How reporters can make the most of Twitter's newest features

by Dena Levitz
Oct 30, 2018 in Social Media

With 1 billion new tweets generated every two days, the platform has become a key tool in the news industry -- for journalists to seek out trends and happenings, report in real-time, as well as circulate information, articles and multimedia. Four out of five journalists now utilize Twitter to source news, and three out of four world leaders have accounts, according to Twitter’s estimates.

Twitter's Manager of News Partnerships Niketa Patel responded to this high level of traction by offering advice for using Twitter to the fullest in a recent Muck Rack webinar.

More than other social media tools, Twitter, in her mind, stands out because it’s live, public and conversational. Taking advantage of all three qualities is one sure-fire path to success -- and a high follower count.

Here are three other key areas Patel hit upon:

Several new Twitter features can round out coverage.

Polls are a newer addition, and something anyone can use. Polls can be created via Twitter’s app or desktop to bring some interactivity to a topic. CBS This Morning used the feature in the lead-up to national presidential debates, asking users to weigh in on who will perform best. Even Hillary Clinton’s campaign has employed polls. Rather than waiting for a news agency to release official polling numbers about where she stands, it’s a real-time way to pose a question, either silly or helpful, and then release it to the world.

The new Moments feature curates timely tweets and multimedia around a certain topic. Patel says to access it, simply click on the lightning bolt at the top of your homepage. Twitter currently has a curation team in New York that seeks this content out, packages them and makes them discoverable with a headline and description. The curation team is working with a small number of organizations like NASA, Mashable and Getty, whose images they showcased along with tweets around the refugee crisis.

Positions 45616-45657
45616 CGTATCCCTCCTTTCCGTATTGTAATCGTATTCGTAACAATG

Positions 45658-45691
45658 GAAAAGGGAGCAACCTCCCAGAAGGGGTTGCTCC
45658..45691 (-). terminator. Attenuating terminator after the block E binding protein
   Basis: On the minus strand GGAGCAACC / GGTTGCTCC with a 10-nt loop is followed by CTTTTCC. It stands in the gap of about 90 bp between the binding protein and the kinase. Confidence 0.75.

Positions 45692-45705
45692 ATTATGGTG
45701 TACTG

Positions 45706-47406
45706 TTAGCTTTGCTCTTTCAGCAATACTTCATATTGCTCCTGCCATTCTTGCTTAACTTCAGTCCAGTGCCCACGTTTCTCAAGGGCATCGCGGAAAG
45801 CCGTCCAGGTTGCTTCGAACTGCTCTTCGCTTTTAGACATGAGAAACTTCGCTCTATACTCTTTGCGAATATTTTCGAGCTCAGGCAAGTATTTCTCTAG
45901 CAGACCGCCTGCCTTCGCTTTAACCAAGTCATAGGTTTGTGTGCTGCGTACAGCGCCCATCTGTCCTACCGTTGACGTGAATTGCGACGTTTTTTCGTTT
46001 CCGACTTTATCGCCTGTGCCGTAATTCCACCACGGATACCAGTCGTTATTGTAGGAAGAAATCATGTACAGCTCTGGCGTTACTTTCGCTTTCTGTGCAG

Video, a big Twitter emphasis as of late, is a strong way to gain attention to posts. Just know the right video tool for what you’re planning to do.

There are three primary means to post video via Twitter.

Periscope is a livestreaming app that lets the audience share in the broadcaster's experience in real time. News organizations are using Periscope to broadcast from the scene of a riot or crime, especially as more action unfolds, or to provide a tour of an intriguing sight.

Patel describes Periscope as one of the more intimate ways to showcase material, so an introduction complete with your name, news organization and any context goes a long way. Decide whether to make the format first-person, so it’s all through your eyes, or to turn it into an interview format, including a source in the footage. Periscope also is best when Wi-Fi in that geographic area is solid, so that the feed doesn’t cut out or appear spotty. BILD’s Paul Ronzheimer, BBC’s Ros Atkins and AJ+ offer good examples of Periscope’s use in the newsroom.

Vines are short, looping videos that are becoming increasingly popular. At present 1.5 billion Vine loops are viewed daily. This is a better feature for a more light-hearted subject or to capture a single moment or image, as opposed to trailing an ongoing story on Periscope. You can check out great uses of Vine in news with Jim Dalrymple, CNN Politics, Now This, Fusion and BBC.

And, probably least known, Twitter has acquired Snappy TV. The service lets users take prerecorded video and then cut and share it in real-time. Think Final Cut Pro but more immediate and usable via Twitter’s mobile app. Patel’s main tip is to only use video that belongs to you or your news organization.

Freelancers, as a separate class of media pros, can use Twitter to enhance their careers.

Patel suggests that freelancers follow all the key people in their beat or specialty area, use the network to find out about events, and devote energy to tweeting out each freelance story and packaging it well. “The better you can promote your own content the more views you’ll get,” she says. And media companies might not do it for you.

Patel recommends turning a Twitter homepage into another calling card or portfolio to showcase work and be easily reachable. “An email address in your bio goes a long way to getting hired as a result of a good clip,” she says. And consider opening up your direct messages for a certain time to offer up one more contact path.

Image CC-licensed on Flickr via Esther Vargas